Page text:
Yet another ploy is to manipulate standard definitions, constants or limits. The CAMS industry typically invents diseases or symptoms, or re-names and re-defines diseases in order to claim that their products treat something that medical science does not acknowledge.

Solal has a product called Burnout which claims to treat “Adrenal Fatigue”. Steinman provides references which rubbish the proposed existence of this fictitious disease.

Solal\xe2\x80\x99s claim that 90% of South Africans tested were deficient in Vitamin D is also such a manipulation. The current (revised) South African definition is that \xe2\x80\x98normal\xe2\x80\x99 Vitamin D levels should be over 25ng/ml. In comments on the Quackdown website on 5 April 2011, Brent Murphy (a Solal director and pharmacist) says this: “The reference level we used as a cut off was 50ng/ml, based on recommendations from the Vitamin D council”, and, \xe2\x80\x9cHowever, due to criticism of bias against the Vitamin D council, in subsequent advertising (last year) we changed the \xe2\x80\x9c90%\xe2\x80\x9d to \xe2\x80\x9c80%\xe2\x80\x9d, since a review published in \xe2\x80\xa6 2005 stated that Vitamin D sufficiency can only be said to exist (in healthy people) when levels of Vitamin D are 33ng or greater. The data we supplied of people in Bryanston showed that 81.8% of people had below 33ng/ml of vitamin D.\xe2\x80\x9d The Vitamin D Council is funded by Vitamin Manufacturers. It is not a reputable scientific organisation.

Vitamin D in doses of greater than 500 IU (International Units) is classified as a Schedule 3 drug. That means it may not be marketed, and can only be sold under strict conditions with a prescription. Solal\xe2\x80\x99s Vitamin D advert claims that it “is extremely safe … even at seemingly high doses, such as 2000IU per day”. Murphy and Campbell of Solal have advertised and recommended doses of Vitamin D in excess of both the legal limit and recommended daily allowances on Facebook.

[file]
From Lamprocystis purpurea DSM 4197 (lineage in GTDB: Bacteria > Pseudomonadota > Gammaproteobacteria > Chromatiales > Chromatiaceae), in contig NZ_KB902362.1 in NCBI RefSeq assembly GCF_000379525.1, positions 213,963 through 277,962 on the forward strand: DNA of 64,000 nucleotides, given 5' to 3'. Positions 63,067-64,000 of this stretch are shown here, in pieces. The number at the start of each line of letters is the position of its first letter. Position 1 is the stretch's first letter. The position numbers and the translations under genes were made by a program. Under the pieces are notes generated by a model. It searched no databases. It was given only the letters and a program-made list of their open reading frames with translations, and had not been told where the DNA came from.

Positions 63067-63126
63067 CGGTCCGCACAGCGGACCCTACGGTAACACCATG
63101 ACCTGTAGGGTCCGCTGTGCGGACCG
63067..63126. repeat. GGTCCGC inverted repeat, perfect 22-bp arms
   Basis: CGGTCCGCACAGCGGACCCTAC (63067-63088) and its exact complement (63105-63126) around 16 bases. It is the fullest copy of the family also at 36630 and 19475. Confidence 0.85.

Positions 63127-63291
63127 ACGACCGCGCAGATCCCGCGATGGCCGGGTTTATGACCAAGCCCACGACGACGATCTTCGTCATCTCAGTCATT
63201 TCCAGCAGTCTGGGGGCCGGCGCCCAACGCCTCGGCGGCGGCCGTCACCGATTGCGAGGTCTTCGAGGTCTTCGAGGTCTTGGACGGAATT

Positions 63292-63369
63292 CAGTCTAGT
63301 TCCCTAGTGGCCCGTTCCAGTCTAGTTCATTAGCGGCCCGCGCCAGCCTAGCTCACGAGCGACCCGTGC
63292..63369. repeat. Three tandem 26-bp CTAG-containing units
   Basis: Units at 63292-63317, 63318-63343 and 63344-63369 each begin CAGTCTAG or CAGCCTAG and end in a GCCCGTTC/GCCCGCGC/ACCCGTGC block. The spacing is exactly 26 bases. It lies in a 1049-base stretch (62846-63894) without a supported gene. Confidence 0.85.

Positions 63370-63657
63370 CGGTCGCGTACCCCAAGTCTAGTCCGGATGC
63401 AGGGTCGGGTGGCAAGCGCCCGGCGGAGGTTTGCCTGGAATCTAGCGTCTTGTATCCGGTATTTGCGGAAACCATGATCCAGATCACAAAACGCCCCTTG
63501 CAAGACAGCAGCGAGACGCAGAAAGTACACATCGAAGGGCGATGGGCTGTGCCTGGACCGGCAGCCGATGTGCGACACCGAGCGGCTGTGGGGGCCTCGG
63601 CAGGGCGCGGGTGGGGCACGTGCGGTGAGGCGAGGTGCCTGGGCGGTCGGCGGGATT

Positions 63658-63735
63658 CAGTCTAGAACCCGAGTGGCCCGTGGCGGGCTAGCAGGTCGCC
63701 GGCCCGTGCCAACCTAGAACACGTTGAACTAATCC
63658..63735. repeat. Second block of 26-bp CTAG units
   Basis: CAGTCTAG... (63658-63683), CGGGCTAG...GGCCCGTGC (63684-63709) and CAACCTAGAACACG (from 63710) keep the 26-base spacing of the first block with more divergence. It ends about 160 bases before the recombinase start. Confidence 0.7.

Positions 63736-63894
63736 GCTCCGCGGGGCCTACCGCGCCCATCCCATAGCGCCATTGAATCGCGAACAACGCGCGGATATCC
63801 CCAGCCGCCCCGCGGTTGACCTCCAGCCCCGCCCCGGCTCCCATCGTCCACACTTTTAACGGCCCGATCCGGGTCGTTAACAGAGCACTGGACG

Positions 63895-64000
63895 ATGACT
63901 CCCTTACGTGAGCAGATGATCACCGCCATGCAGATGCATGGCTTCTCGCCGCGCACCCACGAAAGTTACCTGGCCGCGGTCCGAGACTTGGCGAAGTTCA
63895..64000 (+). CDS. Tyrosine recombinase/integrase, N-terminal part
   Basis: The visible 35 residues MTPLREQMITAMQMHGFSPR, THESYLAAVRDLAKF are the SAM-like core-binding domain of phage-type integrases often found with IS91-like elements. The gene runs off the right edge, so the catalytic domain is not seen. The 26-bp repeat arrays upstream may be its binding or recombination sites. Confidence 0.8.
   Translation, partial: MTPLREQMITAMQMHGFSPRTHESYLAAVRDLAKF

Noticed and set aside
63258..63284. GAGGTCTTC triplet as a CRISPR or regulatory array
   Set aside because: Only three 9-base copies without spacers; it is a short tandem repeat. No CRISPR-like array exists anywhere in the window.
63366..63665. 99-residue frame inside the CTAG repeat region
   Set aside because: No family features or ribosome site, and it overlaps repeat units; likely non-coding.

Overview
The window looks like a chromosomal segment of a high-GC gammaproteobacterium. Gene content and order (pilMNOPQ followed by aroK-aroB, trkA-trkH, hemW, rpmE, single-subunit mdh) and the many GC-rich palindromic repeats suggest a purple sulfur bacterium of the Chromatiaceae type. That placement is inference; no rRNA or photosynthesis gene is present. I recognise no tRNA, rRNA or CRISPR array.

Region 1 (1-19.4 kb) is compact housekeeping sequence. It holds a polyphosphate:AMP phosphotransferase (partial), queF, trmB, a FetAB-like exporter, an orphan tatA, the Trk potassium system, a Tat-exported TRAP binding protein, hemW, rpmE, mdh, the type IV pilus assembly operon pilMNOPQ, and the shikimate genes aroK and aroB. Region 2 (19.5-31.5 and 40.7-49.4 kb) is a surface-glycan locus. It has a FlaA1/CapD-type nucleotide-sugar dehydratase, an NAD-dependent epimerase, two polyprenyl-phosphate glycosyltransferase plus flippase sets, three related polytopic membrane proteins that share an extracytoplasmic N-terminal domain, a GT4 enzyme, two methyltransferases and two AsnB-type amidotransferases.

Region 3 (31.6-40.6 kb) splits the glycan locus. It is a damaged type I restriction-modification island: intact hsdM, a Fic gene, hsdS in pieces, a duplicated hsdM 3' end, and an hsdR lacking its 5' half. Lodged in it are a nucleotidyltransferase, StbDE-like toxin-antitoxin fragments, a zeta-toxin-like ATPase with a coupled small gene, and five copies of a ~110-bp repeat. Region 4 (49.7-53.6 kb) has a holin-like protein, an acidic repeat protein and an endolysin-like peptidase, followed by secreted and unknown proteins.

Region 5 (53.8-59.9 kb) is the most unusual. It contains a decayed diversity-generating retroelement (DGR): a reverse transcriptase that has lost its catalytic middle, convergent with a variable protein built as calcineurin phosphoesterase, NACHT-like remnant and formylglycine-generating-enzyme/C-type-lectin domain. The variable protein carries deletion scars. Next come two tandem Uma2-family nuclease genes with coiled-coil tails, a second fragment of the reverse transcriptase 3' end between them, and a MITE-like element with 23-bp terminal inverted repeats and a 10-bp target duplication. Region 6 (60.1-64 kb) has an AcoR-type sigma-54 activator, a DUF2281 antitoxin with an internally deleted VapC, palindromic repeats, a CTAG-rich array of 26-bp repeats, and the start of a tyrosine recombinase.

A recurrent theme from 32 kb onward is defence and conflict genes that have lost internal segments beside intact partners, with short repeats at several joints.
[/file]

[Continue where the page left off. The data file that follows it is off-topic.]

It is vital in science to consider all of the available evidence, and not just select the pieces that agree with the conclusion you want to make. Ignoring evidence that directly contradicts the claims you make is not only pseudoscientific but tantamount to scientific fraud.

Solal have made much out of a Japanese study of schoolchildren, but completely ignored a South African study that contradicts it.

Validation of results is vital to a proper scientific approach, and this doesn\xe2\x80\x99t mean there isn\xe2\x80\x99t room for trade secrets alongside independent verification.

Solal have frequently insisted on confidentiality. In an attempt to substantiate its Vitamin D claims, Solal provided more \xe2\x80\x98evidence\xe2\x80\x99 to the ASA. This \xe2\x80\x98evidence\xe2\x80\x99 consisted largely of copies from books, or studies which were available on the internet \xe2\x80\x93 all stamped \xe2\x80\x98Confidential\xe2\x80\x99.

The almost paranoid requirement for secrecy in pseudoscientific circles generally runs hand-in-hand with the belief that the establishment is against them. This anti-establishment paranoia is not necessarily pseudoscientific, but it is a common feature. Solal persistently claims that I am under the instruction of the Treatment Action Campaign. They have no evidence for this; and there is no truth to this bizarre claim.

Companies that lay claim to scientific study, act in a pseudoscientific manner, and use their own disguised marketing vehicle to publicise their pseudoscience while denigrating real medical science, are actively promoting pseudoscience. Solal is such a company.

Further reading